Patrick Leigh-Pemberton: On exclusivity

Pat Pat schools us all on exclusivity.

The word exclusive is an interesting one. Time was, many years ago, before anyone had even thought of holding a fashion show in St. Andrews, it was a word that meant something that was restricted. Closed Off. Select. And other things that I can’t really be bothered to write out, but you get the idea. I quite like it as a word; in fact, I am quite fond of most words that form themselves from a supine that involves the transformation of a d to an s, but that really is by the by. The meaning of this word, however, is not one that I have often thought of as a meaning that could transform. But, the genii behind corporate and student marketing have achieved it.

Nowadays, the word exclusive means “restricted to anyone that has a computer” or, and this is where you will see the really select few “anyone that has facebook”. I accept that these two categories do not represent the total population of the human race, and in this way, the use is strictly accurate, but I do feel that the spirit of the word is being lost. When FS had an “behind the scenes photo-shoot”, the word was being maltreated. This sort of arrogant abrogation of the English language is not restricted (the irony of this word does not escape me) to student advertisers. No, you will see them all at it. There is even a Facebook app called “Exclusive” that has, apparently, 50,000+ users. This is quite a lot. This is not a grouping that any social climber of the 60s worth their salt would recognise as exclusive. And this bugs me a little. But really, it is just a little.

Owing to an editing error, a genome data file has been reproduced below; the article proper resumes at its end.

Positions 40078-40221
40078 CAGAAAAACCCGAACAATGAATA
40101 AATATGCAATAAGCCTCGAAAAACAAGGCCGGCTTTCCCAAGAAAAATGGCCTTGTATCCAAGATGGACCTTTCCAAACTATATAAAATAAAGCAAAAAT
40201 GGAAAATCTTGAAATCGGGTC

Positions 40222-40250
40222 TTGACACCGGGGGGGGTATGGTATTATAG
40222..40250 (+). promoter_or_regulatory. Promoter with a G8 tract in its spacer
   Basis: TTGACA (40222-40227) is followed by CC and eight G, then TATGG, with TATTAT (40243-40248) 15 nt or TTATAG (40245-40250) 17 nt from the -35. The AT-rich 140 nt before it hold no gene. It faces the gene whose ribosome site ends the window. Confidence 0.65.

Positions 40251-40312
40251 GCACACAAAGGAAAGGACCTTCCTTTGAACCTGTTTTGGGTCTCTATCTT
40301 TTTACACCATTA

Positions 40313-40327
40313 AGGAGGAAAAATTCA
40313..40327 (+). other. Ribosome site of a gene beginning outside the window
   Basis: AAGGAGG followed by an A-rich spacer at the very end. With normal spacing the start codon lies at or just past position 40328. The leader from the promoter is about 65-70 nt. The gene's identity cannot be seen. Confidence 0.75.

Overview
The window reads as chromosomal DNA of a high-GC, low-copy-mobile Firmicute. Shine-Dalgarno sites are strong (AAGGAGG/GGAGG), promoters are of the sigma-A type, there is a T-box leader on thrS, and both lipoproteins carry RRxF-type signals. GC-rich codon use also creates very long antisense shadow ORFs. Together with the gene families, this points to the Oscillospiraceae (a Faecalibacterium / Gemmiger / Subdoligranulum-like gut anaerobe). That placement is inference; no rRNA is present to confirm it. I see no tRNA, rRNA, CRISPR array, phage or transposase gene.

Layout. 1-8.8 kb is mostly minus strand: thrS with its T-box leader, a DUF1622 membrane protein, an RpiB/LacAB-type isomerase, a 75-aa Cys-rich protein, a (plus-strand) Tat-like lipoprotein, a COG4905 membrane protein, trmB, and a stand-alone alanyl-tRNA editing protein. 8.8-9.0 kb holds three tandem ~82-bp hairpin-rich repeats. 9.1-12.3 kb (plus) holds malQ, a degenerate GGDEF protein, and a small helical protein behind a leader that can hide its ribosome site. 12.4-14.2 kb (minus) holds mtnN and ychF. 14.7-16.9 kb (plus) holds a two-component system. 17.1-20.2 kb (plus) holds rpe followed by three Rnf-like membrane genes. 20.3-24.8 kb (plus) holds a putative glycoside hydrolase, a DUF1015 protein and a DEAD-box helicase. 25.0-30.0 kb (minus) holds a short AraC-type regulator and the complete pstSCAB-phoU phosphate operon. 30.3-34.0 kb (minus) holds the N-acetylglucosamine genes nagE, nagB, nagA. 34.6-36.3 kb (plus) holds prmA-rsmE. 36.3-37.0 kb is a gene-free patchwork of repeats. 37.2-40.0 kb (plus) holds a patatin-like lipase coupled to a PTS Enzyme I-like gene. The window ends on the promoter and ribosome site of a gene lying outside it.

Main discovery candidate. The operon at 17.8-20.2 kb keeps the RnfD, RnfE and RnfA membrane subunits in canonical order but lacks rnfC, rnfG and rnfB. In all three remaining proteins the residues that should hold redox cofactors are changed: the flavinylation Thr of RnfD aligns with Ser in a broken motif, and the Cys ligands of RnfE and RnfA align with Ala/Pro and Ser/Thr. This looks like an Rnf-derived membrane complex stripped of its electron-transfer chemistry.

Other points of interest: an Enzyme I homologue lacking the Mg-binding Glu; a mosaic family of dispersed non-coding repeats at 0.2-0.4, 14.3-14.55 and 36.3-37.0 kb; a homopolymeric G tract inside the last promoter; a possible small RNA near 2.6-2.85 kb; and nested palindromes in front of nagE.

The thing that really bugs me, is the reason for this overuse and misunderstanding of such a nice looking word.  People still haven’t got rid of the idea of exclusivity being a good thing. People will accept blatant lies to their faces in order to feel like they are part of something exclusive. You can see it in nightclubs, where you can pay more, to get less space, in which you can pay double the usual bar price just to feel separated from the rest of humanity (as if this is a worthy cause). I don’t understand it. What is so special about an extra degree of separation. What is so wrong with the rest of our race that we feel that a little red rope or a man with an earplug is worth paying for? It is an urge I do not think is healthy, but the whole situation is one which merely seeks to exacerbate this problem. The fashion shows, which are often described as some of the best nights out in St. Andrews (I know that you, intelligent reader, and I, shall not be fooled by this advertising, but I need it to make the following point), have latched on to this need for exclusivity, and seeing that it is a word that people associate with the sort of glamour that they pretend to promote, have decided to falsely claim some of it for themselves. So, I do not mind that they sought to change the meaning of the English language, but I do mind the dishonesty with which they made the attempt, and the fact that it has been made in order to appeal to one of our bases desires.